In English law, compensation for bereavement in claims arising out of the death of an injured person due to negligence of another, is fixed by Government made law. A statutory bereavement award is a type of compensation which is available only to certain family members and is fixed in amount.
Seven years after the last increase in 2013, the sum allowed in claims involving deaths occurring from 1 May 2020 onwards has increased to £15,120. A paltry sum, you might think, for the loss of a person’s life.
To add insult to injury, as the law currently stands, this sum can only be claimed by either the spouse or civil partner of the Deceased, or where the Deceased was a child, by his/her parents.
The status quo is in sharp contrast to the position in Scotland, for example, where in the same circumstances, a much wider group of family members can claim compensation for the “loss of society” of the Deceased. Furthermore, the awards are not fixed in amount, but can be considerably higher and reflect much more the particular circumstances of the individual case. This is, I would suggest, a much fairer approach than our English law.
The latest increase in the amount in England and Wales was preceded by considerable campaigning by Claimant representative bodies including the APIL (Association of Personal Injury Law). Finally, in March 2020, the Government published the draft Remedial Order to the Fatal Accidents Act 1976, which was expected to see the range of Claimants eligible to recover bereavement awards extended with effect from June – July 2020. Unfortunately, implementation of the proposals appears to have been delayed temporarily, due to the COVID-19 emergency measures.
The draft proposed Remedial Order will, if implemented in its current form, add cohabiting partners to the current very narrow class of Claimants eligible in England and Wales to recover bereavement damages, provided they:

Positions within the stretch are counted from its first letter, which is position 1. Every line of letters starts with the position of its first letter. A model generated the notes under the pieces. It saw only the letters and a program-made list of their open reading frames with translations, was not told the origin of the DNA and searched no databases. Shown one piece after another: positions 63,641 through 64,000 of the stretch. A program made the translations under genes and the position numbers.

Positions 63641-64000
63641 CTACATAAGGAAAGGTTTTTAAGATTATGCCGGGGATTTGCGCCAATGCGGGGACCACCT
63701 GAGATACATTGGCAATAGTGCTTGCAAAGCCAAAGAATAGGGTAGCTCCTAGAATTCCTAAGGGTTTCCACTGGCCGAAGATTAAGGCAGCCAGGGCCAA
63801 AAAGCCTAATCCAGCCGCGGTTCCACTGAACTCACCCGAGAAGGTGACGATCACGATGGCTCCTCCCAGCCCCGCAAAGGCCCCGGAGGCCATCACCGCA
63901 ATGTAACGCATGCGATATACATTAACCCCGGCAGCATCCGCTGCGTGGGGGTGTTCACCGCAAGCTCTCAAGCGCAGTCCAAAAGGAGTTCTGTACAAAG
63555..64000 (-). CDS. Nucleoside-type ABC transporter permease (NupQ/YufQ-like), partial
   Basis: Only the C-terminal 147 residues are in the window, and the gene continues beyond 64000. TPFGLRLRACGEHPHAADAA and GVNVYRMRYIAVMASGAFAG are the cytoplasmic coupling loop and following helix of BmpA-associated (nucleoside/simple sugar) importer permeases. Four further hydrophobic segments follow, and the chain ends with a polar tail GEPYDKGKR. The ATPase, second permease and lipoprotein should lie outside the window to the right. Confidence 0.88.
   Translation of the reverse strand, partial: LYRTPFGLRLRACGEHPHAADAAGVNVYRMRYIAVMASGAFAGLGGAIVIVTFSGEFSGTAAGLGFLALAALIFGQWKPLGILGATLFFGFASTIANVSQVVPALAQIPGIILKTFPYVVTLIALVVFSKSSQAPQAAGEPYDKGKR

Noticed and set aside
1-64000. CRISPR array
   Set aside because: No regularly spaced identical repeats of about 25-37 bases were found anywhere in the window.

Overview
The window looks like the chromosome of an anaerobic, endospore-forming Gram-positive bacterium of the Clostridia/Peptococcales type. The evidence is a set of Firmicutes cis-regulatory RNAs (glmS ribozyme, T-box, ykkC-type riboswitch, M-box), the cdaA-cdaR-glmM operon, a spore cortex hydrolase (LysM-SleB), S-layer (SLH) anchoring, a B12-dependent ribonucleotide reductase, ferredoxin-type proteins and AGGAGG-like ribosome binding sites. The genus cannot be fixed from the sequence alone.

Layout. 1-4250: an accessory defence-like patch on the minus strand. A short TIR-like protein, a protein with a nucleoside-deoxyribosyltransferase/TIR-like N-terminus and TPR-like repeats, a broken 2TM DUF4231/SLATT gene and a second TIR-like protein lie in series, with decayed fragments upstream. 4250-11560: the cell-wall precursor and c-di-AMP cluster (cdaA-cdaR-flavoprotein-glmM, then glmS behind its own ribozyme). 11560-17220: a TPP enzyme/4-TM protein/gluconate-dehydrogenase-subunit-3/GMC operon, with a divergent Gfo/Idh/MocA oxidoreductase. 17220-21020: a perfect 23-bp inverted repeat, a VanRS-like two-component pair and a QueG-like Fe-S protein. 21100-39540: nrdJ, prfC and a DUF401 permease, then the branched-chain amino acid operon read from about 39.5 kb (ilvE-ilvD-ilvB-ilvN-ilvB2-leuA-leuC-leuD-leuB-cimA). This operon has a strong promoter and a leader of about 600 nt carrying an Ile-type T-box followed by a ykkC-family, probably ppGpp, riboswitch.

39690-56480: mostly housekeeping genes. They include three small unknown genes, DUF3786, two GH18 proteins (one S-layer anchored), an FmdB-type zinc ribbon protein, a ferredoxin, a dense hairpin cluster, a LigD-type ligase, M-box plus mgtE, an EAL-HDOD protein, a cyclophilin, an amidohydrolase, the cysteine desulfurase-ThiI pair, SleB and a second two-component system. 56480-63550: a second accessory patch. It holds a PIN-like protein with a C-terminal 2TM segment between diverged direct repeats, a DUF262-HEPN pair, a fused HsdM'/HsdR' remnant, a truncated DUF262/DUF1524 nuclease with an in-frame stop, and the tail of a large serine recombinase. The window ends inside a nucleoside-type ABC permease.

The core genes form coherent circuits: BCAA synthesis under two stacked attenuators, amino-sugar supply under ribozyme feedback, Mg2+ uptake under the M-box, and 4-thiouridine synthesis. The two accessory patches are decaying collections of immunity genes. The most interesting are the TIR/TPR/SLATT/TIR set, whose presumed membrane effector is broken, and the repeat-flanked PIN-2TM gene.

- were living with the Deceased in the same household immediately before the date of death; and
- had been living with the Deceased in the same household for at least 2 years prior to the death; and
- were living during the whole of that period as the husband or wife or civil partner of the deceased.
In a situation where both a spouse and qualifying cohabitee are eligible for the statutory bereavement award, it is proposed that the award will be split equally between them.
The provisions of the Remedial Order will apply to causes of action which accrue on or after the day on which the Order comes into force, which is expected now to be later this year.
Whilst these developments are welcome, we will continue to campaign for higher awards for bereavement and in addition, a wider class of those eligible to claim these awards when a close family member’s life is lost due to someone else’s negligence, as in Scotland.
Hodge Jones and Allen Solicitors have over four decades of experience in fighting for what’s right. Our specialist solicitors frequently act in cases involving fatal accidents and injuries. To talk with one of the team, call us on 0808 252 5231 or get in touch online.